London, 16 May 2013 – At a special event held at the Ismaili Centre, Prince Amyn spoke in honour of the illustrious career of Professor Charles Correa, the globally acclaimed architect and planner, and acknowledged his long-standing partnership with the AKDN.
“Charles Correa is a major figure in contemporary architecture and urban planning, who has played a pivotal role in the creation of architecture in post-independence India,” said Prince Amyn to an audience that included guests from the fields of architecture, contemporary design and urban planning. “Through all these years, he has maintained his intellectual and moral commitment to the plight of the less favoured, and more generally, to the peoples of the developing world.”
This week sees the launch of a retrospective exhibition at the Royal Institute of British Architects (RIBA) in London, detailing Professor Correa's signature projects over the past five decades. He is widely recognised in the field of urban planning not only for creating significant designs, but also for addressing social challenges through the medium of architecture.
“Charles Correa designs for the user – for those inside; not principally for those outside – the spectator,” noted Prince Amyn. “His designs place special emphasis on available resources, on energy and climate as major determinants in the ordering of space. And the result is that the inhabitants – the users of his buildings – can lead the best and most rewarding lifestyles.”
Professor Correa has served voluntarily with the Jamat in both professional and technical capacities, beginning in 1971 with what was then the Ismailia Central Housing Board in India, a forerunner to the current Aga Khan Planning and Building Services.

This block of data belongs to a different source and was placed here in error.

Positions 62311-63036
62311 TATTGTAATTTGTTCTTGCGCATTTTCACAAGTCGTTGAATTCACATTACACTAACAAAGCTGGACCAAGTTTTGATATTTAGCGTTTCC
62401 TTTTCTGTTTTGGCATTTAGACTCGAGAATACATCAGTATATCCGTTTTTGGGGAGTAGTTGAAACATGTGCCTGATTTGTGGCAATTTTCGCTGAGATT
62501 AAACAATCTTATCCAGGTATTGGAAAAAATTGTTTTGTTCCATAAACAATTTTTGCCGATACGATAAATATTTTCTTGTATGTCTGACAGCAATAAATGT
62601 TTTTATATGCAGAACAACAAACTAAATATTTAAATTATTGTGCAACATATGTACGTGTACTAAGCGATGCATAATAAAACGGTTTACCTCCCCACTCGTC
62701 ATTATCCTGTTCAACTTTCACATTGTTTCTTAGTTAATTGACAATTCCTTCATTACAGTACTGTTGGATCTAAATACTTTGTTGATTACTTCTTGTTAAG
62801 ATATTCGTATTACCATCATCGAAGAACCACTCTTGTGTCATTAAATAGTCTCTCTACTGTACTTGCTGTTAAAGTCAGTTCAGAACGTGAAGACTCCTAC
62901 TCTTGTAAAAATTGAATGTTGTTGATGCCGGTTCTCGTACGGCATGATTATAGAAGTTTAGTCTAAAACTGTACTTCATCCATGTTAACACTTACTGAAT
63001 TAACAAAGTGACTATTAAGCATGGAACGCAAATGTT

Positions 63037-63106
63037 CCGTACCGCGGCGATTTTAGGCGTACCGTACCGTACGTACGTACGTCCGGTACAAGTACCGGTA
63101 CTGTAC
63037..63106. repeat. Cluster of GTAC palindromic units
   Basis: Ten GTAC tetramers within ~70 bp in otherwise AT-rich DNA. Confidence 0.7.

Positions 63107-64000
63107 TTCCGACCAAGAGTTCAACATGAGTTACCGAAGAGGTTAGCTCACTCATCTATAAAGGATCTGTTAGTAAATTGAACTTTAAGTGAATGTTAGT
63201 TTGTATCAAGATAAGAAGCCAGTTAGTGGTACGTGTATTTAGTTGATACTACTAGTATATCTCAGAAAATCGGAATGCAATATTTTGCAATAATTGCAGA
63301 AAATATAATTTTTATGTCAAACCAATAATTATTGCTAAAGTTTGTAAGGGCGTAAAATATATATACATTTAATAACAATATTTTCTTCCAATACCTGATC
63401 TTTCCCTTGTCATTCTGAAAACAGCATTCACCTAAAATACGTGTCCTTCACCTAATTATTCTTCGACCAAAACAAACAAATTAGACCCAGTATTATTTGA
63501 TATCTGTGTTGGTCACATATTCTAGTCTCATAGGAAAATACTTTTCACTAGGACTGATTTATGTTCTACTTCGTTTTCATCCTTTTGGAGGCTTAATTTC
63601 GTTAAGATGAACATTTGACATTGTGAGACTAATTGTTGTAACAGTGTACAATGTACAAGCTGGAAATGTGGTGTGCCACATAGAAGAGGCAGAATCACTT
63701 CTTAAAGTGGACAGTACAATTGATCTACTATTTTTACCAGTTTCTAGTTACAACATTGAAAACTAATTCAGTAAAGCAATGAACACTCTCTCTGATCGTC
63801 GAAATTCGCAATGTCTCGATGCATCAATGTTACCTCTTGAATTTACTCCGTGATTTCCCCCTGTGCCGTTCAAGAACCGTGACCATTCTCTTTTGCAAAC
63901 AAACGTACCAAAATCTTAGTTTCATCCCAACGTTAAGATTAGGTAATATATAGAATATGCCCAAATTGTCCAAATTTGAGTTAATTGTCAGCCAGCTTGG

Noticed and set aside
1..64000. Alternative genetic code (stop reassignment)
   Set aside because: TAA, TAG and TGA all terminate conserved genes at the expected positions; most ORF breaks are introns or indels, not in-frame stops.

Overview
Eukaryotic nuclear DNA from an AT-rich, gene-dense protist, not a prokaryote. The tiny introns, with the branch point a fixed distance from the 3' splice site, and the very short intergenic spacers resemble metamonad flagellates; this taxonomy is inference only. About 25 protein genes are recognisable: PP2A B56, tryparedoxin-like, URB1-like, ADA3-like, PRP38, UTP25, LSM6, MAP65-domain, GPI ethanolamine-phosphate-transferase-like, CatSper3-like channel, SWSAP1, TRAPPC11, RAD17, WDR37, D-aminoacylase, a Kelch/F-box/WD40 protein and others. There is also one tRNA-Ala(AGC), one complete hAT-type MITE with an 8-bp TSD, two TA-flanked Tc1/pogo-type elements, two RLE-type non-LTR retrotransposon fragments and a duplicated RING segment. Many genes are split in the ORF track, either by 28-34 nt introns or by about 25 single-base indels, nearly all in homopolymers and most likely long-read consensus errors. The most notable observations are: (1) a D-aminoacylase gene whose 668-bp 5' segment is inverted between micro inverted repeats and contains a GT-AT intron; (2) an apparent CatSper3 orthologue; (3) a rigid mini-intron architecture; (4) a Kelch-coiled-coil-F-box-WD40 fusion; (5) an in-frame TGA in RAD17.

“If people are properly housed, many things happen,” observed Professor Correa. “They have their own dignity, they have their own pride in what they do, and then they do better work”.
In addition, Professor Correa has been affiliated with the Aga Khan Award for Architecture since its inception. A winning recipient in 1998 for the Vidhan Bhavan in Bhopal, India and a member of the Master Jury in 1989, he has also served on the steering committees of five award cycles. He said that the Award “is genuinely acknowledged to be the most serious and the most important prize in architecture.”
On an international scale, Professor Correa has been recognised at the highest level, having been awarded numerous prizes and accolades, and has taught at several universities, both in India and abroad. Most recently, Professor Correa was appointed to design the Ismaili Centre, Toronto, which is connected by a beautifully landscaped Park to the new Aga Khan Museum.